I can remember Grandpa hitching the horses up to the old wooden wagon out in the barn yard and then taking my Dad and us kids down to see his fields. Oh, that was great fun! We kids didn't care much about seeing the tall corn that Grandpa was so proud of, we just LOVED the adventure. No telling what we might see along the way as we rocked down through the two-wheel dirt road, through the creek and woods, and across the open fields that were near the house.
Grandpa's life was one filled with lots of hard work and much sorrow. His first wife, Amy E. Inman bore them four children: There was Flossy O., (I remember seeing a picture of Flossy that hung on the wall at Grandma and Grandpa's. She was a little doll.) Then there was James Howard, Johnnie L. and Virgie O. All four children died in very early childhood or infancy (between 1905 and 1908). Flossy O. was given the wrong medicine or medicine that was too strong for her by an intoxicated country doctor who came to their house to treat her when she was ill. She was about 2 1/2 years old when she died. Amy, his wife, died in 1908 with no living children. Amy E. Inman born September 13, 1877, Died March 31, 1908 was the daughter of Andrew Jackson Inman and Ellen Tilley Inman
His second marriage was to Mary Eliza Tilley Born January 1887. She died, Dec. 29, 1910, during the birth of their first child. Infant and wife are buried together, at Mt. Zion Cemetery, Butler Co. Mo..
So here he was, 44 years old, widowed twice and no living children. But God is good, He gave him my grandma and they had three children that lived, one of them being my grandmother, Lucy Vashti Inman.
Grandpa certainly had a part in making my childhood a happy one!
Note: By Doris Moore Artrip - James Thomas Shelton was living in Wayne County Missouri when the 1900 Census was taken. He had his twin brother Joel, brother Peter Monroe an sister Laura A. also his mother Lucy Malinda Wells Shelton living in his house. His mother died in November of 1900 and they took her body to Boone Co. MO. to be buried next to their father William David Shelton.
James Thomas Shelton was born in Howard County Mo. and lived there until the 1890's when he moved to Wayne and Butler Co. Mo. His father Wm David in 1890 and James' mother came to live with him and was living with him and other members of the family in Wayne Co. in 1900 just months before Malinda his mother died. About 1902 James Thomas Shelton married for the first time. His wife and all those children died. He married for a second time with the same fate, his wife dying in the birth of their first child and in 1911 her married by Grandmother Lucy Vashti Inman who had also lost two husbands.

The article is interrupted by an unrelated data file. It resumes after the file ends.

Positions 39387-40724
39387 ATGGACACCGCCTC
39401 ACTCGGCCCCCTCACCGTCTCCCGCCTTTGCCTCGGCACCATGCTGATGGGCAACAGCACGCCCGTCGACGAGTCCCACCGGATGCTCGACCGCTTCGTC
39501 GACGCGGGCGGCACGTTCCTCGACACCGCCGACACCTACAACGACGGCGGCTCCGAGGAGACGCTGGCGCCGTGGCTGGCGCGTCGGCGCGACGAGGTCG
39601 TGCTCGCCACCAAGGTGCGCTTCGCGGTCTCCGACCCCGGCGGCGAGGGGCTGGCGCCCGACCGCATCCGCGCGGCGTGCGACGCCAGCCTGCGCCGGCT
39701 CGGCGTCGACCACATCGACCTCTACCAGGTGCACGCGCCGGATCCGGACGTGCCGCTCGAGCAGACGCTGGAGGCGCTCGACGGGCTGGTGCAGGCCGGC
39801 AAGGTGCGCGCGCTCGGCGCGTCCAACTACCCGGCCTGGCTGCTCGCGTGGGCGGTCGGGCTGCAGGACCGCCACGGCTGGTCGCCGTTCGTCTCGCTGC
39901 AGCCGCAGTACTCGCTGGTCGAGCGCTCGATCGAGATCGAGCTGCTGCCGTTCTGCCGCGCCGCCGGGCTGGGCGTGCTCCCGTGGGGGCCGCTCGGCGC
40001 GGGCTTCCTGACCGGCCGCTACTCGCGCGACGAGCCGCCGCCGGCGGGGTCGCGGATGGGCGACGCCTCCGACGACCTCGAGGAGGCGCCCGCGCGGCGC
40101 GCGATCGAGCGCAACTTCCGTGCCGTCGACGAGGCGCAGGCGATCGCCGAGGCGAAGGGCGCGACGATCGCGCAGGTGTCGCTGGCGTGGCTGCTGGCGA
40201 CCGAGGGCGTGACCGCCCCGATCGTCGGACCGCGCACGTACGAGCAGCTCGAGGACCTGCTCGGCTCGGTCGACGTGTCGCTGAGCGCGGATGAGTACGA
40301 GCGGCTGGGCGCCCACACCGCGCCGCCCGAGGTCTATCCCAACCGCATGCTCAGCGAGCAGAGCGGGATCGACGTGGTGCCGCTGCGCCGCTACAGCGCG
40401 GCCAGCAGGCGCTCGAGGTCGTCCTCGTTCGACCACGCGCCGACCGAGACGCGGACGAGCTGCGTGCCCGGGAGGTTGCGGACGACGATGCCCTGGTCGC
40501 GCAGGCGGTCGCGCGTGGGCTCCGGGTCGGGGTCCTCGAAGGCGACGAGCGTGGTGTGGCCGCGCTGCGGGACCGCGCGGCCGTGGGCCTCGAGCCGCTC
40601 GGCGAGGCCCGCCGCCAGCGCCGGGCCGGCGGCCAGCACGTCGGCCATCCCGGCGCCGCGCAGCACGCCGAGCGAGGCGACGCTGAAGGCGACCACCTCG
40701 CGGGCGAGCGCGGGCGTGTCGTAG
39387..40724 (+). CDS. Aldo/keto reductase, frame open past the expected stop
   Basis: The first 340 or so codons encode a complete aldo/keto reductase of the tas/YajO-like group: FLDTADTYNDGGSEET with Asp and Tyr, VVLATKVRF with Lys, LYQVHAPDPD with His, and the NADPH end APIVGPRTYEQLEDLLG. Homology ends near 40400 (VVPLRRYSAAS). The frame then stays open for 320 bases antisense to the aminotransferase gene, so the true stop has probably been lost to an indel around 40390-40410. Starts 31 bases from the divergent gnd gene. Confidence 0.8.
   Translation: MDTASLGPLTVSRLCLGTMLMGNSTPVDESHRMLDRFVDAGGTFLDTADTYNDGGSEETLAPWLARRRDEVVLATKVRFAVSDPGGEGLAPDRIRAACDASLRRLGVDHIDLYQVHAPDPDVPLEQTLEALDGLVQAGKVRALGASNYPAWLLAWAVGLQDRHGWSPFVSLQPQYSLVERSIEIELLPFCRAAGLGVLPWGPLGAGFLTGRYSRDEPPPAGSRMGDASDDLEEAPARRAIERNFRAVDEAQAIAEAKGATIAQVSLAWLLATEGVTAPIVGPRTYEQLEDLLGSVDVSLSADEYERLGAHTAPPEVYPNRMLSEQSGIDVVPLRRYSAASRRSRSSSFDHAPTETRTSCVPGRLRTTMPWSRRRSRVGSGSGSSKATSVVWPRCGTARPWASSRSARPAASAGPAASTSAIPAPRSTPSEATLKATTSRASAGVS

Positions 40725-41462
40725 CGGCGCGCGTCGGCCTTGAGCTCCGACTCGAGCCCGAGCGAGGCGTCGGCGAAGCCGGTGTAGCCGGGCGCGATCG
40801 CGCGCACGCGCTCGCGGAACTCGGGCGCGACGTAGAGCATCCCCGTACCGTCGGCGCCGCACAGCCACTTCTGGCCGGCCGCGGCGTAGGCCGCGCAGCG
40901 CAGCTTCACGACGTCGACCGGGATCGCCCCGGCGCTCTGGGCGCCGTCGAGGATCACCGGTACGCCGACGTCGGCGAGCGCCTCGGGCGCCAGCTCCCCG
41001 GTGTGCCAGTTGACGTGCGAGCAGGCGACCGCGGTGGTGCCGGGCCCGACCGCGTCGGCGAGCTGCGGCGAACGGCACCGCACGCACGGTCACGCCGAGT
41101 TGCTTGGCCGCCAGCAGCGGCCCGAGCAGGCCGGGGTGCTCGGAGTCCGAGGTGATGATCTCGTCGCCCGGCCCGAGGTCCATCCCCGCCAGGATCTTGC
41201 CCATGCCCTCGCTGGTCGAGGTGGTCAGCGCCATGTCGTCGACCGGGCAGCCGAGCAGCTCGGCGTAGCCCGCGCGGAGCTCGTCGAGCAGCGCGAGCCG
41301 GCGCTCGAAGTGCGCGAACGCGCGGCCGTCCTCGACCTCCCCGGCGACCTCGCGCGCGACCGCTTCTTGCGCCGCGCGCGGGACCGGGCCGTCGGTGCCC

When James T. Shelton was living in Wayne County near Choania, his farm was included in the buy up of farms for the Wappapello Dam and Lake Project. This was in the late 1930's so I never remember being at his home on the St. Francis river. This project was started in 1938 and finished in 1941. The reservoir at the spillway crest has an area of about 23,000 acres -- thus was lost 23,000 of Wayne County's most fertile land. In 1972 it was reported that farm production for Wayne Co. was lower then it had been 1000 years ago, so this was Wayne Counties finest farm land that was going under the lake. The Greenville Sun dated August 29, 1940, reported that 232 tracts had been bought ;by the government, Approximately 100 tracts had been condemned, and 400 more suits had been brought to condemn the remaining tracts needed for the dam and lake.
With so many farmers displaced, property in nearby counties skyrocketed. My Grandfather James T. Shelton purchased a farm on Black River near Hillard Mo. but it was not near the farm he had at Choania. This First Farm on Black River, he farmed in the early 1940's, splitting the farm with his son Marvin who had married and had built a home on his part of the farm near grandpa and grandma. Then he moved closer to town on the same road to another place for a few years and then in the late 1940's he purchased the farm across the street from the Spark's grocery store at Hillard Store. This house was right next to the Railroad track and there was a lot of people coming and going at the store across the street but that didn't seem to bother him as he sat out in the yard under the big trees and watched the comings and goings until his death in 1953.
NOTE: James T. Shelton was born in Howard Co. After his father died in 1890 he must have moved to Wayne/Butler Co. Area. in the 1900 Census he was in Wayne Co. MO. He had his mother, Lucy Malinda, his sister Laura, brothers Joe and Peter Monroe living with him.